The best ideas, designs, images and videos will be selected as finalists by a diverse jury of distinguished academics and professionals. They are:

  • Allison Arieff, design journalist, contributor to the New York Times "Opinionator" blog and GOOD Magazine
  • Teddy Cruz, principal of Estudio Teddy Cruz, San Diego
  • Daniel D'Oca, partner at Interboro, New York, and assistant professor, Maryland College of Art
  • Walter Hood, professor of landscape architecture, UC Berkeley, and principal of Hood Design*
  • Rob Lane, director of the Design Program at the Regional Plan Association
  • Paul Lukez, principal of Paul Lukez Architecture, Boston, and author of Suburban Transformations
  • Lee Sobel, real estate development and finance analyst, U.S. EPA: Office of Policy, Economics and Innovation
  • Galina Tahchieva, partner at Duany Plater-Zyberk & Company, Miami, author of the forthcoming Sprawl Repair Manual
  • Georgeen Theodore, partner at Interboro, New York, and associate director of the infrastructure planning program at the New Jersey Institute of Technology

Jury Coordinator:
June Williamson, associate professor of architecture, City College of New York/CUNY, and co-author of Retrofitting Suburbia: Urban Design Solutions for Redesigning Suburbs

*invited

There is no fee to enter the competition. Finalists' projects will be publicized in a broad media campaign over the summer to encourage the public to vote and comment on a Long Island Index People's Choice Award. Other exciting initiatives to disseminate the work of the finalists and winners may include a publication, museum exhibition, and a traveling video exhibition to be shown in libraries, schools and other public forums throughout Long Island. The instructions for submitting your next great idea can be downloaded at http://www.buildabetterburb.org.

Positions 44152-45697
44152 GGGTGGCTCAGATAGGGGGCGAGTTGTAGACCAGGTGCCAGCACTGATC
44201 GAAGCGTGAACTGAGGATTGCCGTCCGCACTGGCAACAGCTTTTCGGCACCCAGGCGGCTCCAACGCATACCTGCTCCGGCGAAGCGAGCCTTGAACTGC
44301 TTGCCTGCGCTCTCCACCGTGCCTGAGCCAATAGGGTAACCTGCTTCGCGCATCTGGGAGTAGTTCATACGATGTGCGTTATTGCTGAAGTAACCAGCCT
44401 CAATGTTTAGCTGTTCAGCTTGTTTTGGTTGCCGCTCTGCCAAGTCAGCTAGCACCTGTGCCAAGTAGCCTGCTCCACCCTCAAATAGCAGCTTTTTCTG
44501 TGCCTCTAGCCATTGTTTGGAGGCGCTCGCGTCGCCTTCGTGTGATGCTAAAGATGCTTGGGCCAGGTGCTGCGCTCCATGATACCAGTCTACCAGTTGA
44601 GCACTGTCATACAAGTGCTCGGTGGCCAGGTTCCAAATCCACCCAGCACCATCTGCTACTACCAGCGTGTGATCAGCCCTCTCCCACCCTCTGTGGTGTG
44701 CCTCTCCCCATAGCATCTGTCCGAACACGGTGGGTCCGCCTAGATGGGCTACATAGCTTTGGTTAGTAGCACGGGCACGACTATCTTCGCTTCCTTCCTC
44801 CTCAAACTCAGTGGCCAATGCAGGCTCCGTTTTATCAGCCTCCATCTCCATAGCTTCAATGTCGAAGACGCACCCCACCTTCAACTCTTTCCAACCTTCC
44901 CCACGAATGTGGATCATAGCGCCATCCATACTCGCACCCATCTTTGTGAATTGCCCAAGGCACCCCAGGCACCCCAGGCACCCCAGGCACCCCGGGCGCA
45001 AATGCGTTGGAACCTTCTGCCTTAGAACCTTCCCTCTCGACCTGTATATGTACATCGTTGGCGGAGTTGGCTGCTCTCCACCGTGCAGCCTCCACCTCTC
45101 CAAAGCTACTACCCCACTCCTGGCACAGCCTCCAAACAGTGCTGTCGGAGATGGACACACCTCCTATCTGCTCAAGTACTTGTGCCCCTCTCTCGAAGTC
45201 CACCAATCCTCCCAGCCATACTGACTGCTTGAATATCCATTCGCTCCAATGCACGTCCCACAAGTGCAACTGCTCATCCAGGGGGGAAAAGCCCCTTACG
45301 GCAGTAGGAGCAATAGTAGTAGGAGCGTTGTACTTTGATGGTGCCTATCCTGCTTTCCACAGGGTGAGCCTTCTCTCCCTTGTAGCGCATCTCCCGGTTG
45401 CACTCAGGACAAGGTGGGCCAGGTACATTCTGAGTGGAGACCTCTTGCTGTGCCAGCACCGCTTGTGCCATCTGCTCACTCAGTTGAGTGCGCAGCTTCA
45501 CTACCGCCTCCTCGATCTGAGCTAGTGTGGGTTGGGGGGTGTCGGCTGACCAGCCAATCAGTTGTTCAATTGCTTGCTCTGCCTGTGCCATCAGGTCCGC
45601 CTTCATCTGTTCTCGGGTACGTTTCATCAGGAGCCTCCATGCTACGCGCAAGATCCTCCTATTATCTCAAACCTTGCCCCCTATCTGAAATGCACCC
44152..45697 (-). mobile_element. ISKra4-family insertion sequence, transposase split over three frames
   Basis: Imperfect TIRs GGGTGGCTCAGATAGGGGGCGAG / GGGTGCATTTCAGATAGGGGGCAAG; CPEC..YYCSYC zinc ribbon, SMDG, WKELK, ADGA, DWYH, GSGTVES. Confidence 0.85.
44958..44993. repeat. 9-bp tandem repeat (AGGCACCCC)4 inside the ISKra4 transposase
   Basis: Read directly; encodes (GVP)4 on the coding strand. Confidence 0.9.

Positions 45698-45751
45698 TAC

About the Rauch Foundation: The Long Island Index is funded by the Rauch Foundation, a family foundation headquartered in Garden City, New York. In addition to funding the Long Island Index for seven years the Rauch Foundation commissioned The Long Island Profile Report and a series of polls on Long Island to determine how the region is faring. The Long Island Index 2004, Long Island Index 2005, Long Island Index 2006, Long Island Index 2007, Long Island Index 2008, Long Island Index 2009 and Long Island Index 2010 are all available for download at http://www.longislandindex.org. The Long Island Index interactive maps, an online resource with detailed demographic, residential, transportation and educational information, is also accessible from the Index's website.